Monetary Policy The Monetary Policy is the policy statement, announced annually in April, but reviewed four times a year at the end of each quarter, through which the Reserve Bank of India seeks to ensure price stability for the economy. Its constituents include - money supply, interest rates and the inflation. In banking and economic terms, money supply is referred to as M3 - which indicates the level (stock) of legal currency in the economy.
Besides… The RBI also announces norms for the banking and financial sector and the institutions which are governed by it. These financial institutions include: Banks, Financial institutions, Non-banking financial institutions, Nidhis and primary dealers (money markets) Dealers in the foreign exchange (forex) market.
How is the Monetary Policy different from the Fiscal Policy? The Monetary Policy is different from Fiscal Policy as the former brings about a change in the economy by changing money supply and interest rates, whereas the latter is a broader tool with the Government. The Fiscal Policy can be used to overcome recession and control inflation. It may be defined as a deliberate change in Government revenue and expenditure to influence the level of national output and prices.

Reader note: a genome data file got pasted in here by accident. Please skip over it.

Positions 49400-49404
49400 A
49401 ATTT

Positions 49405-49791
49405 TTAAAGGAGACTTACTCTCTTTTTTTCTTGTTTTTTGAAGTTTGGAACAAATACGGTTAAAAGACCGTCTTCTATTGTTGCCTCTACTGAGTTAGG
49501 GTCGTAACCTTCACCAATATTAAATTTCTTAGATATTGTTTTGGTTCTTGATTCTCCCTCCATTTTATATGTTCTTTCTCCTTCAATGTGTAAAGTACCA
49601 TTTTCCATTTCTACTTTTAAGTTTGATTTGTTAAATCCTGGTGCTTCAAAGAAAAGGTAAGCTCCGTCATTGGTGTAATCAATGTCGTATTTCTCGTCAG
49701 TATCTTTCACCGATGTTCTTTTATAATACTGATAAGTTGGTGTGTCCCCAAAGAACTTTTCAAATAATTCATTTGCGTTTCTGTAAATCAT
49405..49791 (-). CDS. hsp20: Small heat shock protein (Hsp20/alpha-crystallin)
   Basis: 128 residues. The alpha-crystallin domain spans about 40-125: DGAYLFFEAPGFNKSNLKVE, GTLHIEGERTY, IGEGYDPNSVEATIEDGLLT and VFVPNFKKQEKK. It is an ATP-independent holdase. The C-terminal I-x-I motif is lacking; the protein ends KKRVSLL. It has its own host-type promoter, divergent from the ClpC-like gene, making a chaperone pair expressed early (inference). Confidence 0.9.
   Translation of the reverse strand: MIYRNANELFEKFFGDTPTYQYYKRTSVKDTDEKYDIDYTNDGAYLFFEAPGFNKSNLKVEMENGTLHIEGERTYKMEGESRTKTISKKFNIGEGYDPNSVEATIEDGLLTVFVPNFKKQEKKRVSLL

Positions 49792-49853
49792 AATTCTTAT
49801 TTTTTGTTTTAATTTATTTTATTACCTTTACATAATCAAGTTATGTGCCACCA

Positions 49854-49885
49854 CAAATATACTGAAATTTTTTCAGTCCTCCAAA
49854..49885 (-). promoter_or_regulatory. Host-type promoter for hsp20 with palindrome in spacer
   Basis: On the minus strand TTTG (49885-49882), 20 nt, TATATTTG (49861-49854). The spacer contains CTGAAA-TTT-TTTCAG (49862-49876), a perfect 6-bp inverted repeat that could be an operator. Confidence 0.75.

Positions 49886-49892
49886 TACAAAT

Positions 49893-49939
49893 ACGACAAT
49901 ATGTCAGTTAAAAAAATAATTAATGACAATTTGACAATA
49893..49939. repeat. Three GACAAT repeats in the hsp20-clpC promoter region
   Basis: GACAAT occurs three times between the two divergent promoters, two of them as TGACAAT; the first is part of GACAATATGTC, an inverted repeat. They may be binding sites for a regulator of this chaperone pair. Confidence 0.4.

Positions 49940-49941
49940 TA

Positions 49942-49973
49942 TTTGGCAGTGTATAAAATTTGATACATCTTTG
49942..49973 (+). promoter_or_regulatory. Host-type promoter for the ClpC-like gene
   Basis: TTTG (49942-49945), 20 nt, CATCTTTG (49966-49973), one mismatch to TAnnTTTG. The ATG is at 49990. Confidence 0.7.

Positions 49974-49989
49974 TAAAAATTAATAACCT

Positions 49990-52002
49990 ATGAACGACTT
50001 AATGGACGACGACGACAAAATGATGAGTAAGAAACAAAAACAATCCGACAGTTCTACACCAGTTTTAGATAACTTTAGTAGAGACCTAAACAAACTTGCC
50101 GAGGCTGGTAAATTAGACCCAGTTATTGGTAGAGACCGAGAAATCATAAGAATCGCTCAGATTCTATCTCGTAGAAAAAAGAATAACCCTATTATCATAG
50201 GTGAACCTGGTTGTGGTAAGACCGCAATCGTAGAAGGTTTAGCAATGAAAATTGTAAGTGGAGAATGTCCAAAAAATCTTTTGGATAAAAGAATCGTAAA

• For instance, the Government can reduce its expenditures or raise taxes during inflationary times.• Fiscal policy aims at changing aggregate demand by suitable changes in government spending and taxes.• The annual Union Budget showcases the Governments Fiscal Policy.
What are the objectives of the Monetary Policy? The objectives are to maintain price stability and ensure adequate flow of credit to the productive sectors of the economy. Stability for the national currency (after looking at prevailing economic conditions), growth in employment and income are also looked into. The monetary policy affects the financial markets through short-term quarterly implications as it is reviewed four times a year.
OK…but how does the Monetary Policy impact me? In recent years, the policy has gained in importance due to announcements of the interest rates, which impact our lives. Over the past few years, the RBI Governor has preferred not to wait for the Monetary Policy (which is annual) to announce a revision in interest rates and these revisions have been made (in the quarterly reviews) as & when the situation arises.
To Sum Up… The RBI Governor has taken a firm stand on fighting inflation in his latest monetary policy statement. It announces that the repo rate be increased by 50 basis points from 8.5 per cent to 9 per cent and the cash reserve ratio by 25 basis points to 9 per cent with effect from the fortnight beginning August 30, 2008. At this juncture, the Governor admits the realistic policy endeavour would be to bring down inflation from the current level of 12 per cent to a range of 7 per cent by March 2009.